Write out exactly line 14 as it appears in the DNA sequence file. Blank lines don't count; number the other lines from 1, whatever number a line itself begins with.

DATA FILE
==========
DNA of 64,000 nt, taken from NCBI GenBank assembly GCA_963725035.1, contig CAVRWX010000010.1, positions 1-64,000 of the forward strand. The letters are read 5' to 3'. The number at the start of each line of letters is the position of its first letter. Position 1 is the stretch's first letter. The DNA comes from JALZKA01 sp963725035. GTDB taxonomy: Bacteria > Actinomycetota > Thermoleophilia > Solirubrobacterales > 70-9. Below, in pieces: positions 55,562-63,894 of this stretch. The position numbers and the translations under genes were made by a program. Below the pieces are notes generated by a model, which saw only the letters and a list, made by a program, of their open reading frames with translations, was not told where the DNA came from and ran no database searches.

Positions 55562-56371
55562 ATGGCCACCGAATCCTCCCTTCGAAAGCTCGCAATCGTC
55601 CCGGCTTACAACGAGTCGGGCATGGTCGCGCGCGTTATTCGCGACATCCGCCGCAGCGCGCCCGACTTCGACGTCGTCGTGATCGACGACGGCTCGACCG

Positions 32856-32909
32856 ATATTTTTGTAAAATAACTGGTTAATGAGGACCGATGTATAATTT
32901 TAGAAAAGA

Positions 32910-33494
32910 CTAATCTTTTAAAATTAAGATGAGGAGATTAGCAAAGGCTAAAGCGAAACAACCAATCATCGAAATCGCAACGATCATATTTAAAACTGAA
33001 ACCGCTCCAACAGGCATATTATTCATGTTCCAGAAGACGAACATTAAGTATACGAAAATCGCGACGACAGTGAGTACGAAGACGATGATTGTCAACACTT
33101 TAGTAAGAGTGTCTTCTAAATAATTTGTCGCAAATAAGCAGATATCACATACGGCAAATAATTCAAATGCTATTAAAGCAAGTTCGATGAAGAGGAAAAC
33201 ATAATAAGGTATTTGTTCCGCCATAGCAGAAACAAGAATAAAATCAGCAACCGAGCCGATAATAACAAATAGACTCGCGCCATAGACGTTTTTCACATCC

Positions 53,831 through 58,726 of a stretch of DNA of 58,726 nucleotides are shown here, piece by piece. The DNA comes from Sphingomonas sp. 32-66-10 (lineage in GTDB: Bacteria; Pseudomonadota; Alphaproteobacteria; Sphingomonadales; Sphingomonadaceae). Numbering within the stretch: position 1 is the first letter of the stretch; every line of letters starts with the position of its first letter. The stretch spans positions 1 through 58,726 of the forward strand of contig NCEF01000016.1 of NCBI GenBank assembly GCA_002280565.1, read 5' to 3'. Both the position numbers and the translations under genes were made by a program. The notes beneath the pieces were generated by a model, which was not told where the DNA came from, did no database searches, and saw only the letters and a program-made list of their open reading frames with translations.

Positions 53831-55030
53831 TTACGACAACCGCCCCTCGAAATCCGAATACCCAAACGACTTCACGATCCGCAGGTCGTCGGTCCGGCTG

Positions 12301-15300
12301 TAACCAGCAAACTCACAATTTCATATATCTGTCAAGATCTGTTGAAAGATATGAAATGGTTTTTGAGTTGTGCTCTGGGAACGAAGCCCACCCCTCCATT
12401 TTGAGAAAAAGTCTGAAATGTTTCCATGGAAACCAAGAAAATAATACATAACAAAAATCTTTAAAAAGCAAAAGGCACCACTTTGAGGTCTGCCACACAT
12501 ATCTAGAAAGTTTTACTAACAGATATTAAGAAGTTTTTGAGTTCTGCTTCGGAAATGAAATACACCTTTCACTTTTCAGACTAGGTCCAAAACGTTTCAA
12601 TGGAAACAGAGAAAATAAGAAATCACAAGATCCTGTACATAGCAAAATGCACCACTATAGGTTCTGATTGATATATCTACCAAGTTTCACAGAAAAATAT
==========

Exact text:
Positions 53831-55030